To become an expert in any area you will have to do all of the above.

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Now imagine your teacher wanted you to learn about how to build a house from wooden blocks and he or she told you that you would have to learn how to do it with the manual he or she gave you. He or she then would ask you to build a model house in a specific amount of time while you were not allowed to talk to your neighbor or even look at how they are doing things. Are you there? Can you feel the pressure? What will you have learned from this experience? Many people learn that the topic is uninteresting and emotionally hazardous. Now imagine the same task but the students are given a free choice of how to conquer the topic. They have a common goal of building a model house from wooden blocks. Their strategy is wholly up to themselves. What kind of instructions do they want to use, how much time are they going to spend on each phase, how are they going to manage the model building itself, in essence every question is up to them to decide upon. Chances are their engagement will be higher and their experience a lot more fun. And positive emotions lead to “fertilizing” hormones in the brain. Those hormones help the brain build new neuronal pathways.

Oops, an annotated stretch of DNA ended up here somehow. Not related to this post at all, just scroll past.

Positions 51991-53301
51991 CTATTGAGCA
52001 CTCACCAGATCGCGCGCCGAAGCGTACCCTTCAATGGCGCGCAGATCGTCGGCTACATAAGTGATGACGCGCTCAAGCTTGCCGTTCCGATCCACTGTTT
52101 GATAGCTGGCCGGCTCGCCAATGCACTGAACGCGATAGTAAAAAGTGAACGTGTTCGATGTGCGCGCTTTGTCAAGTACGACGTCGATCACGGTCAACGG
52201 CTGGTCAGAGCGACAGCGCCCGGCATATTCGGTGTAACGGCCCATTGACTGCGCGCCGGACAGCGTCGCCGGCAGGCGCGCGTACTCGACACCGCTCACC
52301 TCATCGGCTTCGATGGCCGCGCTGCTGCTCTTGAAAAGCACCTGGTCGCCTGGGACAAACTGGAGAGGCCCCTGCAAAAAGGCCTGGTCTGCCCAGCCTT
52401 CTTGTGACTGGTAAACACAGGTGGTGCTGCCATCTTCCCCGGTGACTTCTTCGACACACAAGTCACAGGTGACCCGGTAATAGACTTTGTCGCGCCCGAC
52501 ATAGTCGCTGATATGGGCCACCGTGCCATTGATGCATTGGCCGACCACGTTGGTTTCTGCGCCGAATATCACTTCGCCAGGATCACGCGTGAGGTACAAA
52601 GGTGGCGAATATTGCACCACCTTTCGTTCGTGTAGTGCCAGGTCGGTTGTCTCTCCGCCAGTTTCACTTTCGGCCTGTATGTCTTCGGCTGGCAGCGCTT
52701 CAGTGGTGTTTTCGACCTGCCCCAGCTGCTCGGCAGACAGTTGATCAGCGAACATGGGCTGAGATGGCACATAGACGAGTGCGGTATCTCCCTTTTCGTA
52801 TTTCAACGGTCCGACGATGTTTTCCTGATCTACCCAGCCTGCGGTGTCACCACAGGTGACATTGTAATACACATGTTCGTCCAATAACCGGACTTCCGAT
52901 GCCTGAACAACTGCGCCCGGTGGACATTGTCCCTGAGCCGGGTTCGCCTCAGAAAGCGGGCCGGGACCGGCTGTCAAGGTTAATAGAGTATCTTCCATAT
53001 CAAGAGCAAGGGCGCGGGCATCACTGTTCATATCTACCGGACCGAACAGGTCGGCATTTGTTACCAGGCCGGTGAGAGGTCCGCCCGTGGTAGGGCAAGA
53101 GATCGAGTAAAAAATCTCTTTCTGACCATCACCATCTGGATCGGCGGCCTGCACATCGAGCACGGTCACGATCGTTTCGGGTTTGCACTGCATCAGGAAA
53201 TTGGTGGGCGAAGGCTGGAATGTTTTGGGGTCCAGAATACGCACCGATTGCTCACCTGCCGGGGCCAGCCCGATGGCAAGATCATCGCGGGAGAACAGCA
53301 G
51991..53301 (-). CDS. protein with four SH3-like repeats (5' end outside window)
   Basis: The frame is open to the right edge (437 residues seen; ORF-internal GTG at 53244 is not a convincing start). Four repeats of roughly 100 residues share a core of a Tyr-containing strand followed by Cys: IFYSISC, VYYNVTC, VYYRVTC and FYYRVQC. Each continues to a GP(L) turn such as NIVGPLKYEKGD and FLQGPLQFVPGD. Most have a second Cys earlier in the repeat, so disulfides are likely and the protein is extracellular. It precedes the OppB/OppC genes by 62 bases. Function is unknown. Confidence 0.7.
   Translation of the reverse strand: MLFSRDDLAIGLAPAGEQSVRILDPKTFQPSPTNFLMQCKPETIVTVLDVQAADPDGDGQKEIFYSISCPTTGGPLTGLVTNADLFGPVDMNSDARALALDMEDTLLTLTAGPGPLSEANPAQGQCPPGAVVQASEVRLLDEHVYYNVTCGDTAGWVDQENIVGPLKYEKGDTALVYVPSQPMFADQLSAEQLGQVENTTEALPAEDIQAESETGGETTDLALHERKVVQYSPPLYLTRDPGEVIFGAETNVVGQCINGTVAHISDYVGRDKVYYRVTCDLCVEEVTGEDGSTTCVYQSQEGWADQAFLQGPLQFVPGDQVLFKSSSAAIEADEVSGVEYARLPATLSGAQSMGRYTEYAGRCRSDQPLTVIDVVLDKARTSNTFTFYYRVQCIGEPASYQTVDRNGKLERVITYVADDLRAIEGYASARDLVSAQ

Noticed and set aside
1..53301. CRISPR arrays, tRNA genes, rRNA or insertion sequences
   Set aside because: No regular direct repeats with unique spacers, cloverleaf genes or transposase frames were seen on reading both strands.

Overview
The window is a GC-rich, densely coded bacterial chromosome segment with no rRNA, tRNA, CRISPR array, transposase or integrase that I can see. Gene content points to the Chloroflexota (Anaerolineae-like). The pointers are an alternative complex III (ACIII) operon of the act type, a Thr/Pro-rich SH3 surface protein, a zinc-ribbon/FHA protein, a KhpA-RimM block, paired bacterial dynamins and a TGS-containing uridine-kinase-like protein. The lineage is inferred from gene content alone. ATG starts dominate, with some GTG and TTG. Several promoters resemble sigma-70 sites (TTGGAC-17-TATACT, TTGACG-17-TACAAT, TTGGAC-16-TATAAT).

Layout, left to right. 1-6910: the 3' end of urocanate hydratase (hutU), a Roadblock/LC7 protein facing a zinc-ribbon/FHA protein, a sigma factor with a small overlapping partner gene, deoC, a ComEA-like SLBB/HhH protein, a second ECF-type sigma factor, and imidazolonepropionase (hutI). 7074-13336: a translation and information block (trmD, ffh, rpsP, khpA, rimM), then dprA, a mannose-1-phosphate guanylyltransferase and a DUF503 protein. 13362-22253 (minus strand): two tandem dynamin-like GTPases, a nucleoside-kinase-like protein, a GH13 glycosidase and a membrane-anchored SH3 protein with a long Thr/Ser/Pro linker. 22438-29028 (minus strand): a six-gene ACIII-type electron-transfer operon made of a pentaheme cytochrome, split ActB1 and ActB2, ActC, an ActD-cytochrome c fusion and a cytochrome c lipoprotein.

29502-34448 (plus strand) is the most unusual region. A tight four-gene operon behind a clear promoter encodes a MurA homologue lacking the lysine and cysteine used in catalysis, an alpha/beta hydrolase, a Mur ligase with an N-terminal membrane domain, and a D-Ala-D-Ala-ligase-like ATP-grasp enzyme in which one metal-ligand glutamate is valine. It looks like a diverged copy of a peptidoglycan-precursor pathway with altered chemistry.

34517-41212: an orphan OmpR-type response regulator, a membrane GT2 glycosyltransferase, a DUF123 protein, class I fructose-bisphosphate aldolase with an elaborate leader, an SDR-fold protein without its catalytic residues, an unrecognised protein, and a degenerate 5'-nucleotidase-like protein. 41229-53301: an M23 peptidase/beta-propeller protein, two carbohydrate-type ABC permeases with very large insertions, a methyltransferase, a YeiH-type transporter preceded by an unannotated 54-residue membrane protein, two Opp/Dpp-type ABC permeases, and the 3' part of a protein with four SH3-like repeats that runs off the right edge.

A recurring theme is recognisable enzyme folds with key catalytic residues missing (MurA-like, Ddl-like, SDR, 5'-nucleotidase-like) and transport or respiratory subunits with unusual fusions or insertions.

This makes learning easy and lasting!

Nerve cells, artwork